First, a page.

Kendall said it was "absolutely clear" that "we desperately need a long-term, sustainable funded system for both the NHS and social care".
She said that in the year of the 70th anniversary of the NHS, there would be a huge debate about its future. "We can't have a sustainable future for the NHS without agreeing a long-term funding system for social care too, because the ageing population is increasing pressure on the NHS," she said.
"I think the government has made a big mistake by just having a green paper on social care. You can't look at the two separately – they are inextricably linked."
Kendall also said a cross-party approach was vital. "Because any party that puts forward a substantial proposal for funding health and social care in future risks getting obliterated by their opponent – we saw that in the 2010 election against Labour, you saw it in the last election against the Tories' proposals."
Health secretary Jeremy Hunt later apologised to patients whose treatment would be delayed, but said he believed it better to cancel all procedures "in a planned way" rather than individually throughout the month.
"I think, in the end, [cancelling or postponing some operations] is better for people," Hunt told Sky News.
"Although if you are someone whose operation has been delayed I don't belittle that for one moment and indeed I apologise to everyone who that has happened to," he added.
Hunt noted that the NHS had received an extra £2.8 billion worth of funding in the most recent budget, although this figure fell short of what many health experts said was needed to relieve recurrent pressures on the health system.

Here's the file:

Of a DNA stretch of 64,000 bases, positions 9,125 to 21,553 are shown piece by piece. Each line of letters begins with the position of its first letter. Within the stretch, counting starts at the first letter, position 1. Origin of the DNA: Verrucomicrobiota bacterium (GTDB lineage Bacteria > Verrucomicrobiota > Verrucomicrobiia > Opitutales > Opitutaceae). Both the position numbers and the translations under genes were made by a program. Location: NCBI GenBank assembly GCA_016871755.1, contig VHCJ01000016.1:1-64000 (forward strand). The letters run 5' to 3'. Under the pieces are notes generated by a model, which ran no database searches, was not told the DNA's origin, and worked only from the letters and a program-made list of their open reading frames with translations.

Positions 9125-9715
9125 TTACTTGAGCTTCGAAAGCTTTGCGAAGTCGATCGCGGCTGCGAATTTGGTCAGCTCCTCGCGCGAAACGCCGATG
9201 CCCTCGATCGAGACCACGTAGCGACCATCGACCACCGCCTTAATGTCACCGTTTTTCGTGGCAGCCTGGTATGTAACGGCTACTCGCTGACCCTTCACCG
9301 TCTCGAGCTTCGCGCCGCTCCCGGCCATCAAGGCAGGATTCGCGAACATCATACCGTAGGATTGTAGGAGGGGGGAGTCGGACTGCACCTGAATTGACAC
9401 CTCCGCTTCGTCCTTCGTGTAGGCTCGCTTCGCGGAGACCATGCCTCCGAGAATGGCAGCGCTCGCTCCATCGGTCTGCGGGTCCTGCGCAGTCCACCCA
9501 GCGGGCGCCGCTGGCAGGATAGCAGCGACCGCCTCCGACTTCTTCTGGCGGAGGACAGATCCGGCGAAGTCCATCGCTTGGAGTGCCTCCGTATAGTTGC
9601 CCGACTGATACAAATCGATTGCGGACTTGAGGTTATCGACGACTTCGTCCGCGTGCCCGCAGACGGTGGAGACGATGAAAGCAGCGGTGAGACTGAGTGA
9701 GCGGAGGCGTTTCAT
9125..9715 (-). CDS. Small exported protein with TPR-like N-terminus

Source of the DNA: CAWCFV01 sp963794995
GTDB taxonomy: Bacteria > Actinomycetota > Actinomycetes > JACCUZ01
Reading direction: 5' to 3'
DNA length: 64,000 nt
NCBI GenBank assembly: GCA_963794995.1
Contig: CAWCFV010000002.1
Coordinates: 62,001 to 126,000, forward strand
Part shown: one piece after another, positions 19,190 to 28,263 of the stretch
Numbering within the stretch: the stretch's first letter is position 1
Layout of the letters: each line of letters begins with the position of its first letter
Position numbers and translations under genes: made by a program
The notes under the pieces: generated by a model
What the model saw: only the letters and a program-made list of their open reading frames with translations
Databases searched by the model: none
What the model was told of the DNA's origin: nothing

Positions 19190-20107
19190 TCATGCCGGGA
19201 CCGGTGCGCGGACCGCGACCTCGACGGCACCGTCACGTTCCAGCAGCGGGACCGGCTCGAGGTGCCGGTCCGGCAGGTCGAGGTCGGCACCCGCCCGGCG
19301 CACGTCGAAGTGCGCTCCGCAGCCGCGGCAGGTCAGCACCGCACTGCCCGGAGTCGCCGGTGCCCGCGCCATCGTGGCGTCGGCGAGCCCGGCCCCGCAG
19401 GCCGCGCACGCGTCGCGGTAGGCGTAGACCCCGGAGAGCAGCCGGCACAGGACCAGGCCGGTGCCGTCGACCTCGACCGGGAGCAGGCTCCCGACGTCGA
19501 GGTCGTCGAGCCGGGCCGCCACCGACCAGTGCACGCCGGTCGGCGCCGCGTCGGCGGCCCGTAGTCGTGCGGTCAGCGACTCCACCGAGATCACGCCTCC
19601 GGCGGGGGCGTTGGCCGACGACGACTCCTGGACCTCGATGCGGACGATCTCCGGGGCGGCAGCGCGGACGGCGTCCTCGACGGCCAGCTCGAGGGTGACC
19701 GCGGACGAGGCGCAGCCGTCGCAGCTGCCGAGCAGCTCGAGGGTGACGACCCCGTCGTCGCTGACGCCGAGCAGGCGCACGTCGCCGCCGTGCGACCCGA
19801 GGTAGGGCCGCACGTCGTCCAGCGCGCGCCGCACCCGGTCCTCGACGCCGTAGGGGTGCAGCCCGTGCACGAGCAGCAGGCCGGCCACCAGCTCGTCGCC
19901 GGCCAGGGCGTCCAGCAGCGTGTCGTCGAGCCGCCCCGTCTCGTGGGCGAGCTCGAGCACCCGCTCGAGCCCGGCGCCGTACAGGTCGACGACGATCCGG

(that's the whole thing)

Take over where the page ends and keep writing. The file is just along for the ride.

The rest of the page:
''The NHS has been better prepared for this winter than ever before. We have put extra funding in," Hunt said. "There are more beds available across the system. We've reduced the number of delayed discharges of elderly people who would otherwise have been in NHS beds rather than in social care."
Speaking on LBC radio, May echoed Hunt's claim that the NHS was "better prepared for this winter than it ever has been before".
NHS Providers' head of analysis, Phillippa Hentsch, told BuzzFeed News more needed to be done to address the fact that the increase in demand for NHS services was greater than any increases in funding, a sentiment shared in comments made by the organisation's CEO, Chris Hopson.
"It’s absolutely clear that what we’re seeing is a symptom of a wider and building crisis in the NHS as opposed to anything in particular this winter. It comes down to fundamentally demand outstripping supply and available resources in the NHS," Hentsch said.
"It’s about more sustainable funding and a proper workforce plan so that we’re not in this perpetual cycle of not having sufficient resources."
While Hentsch recognised public spending overall had been squeezed since 2010, she said the entirely predictable increase in demand for health services needed to be taken into account when allocating funding to the NHS.
"We really do need to think over much longer term. It’s not just about solving the crisis one year to the next," she added. "We know what’s going to happen with demand with population increases, ageing population, sicker patients. On that basis we can make assumptions around what funding the NHS requires.
"Ultimately you can cut [NHS spending] by making some efficiencies, but investment is also required."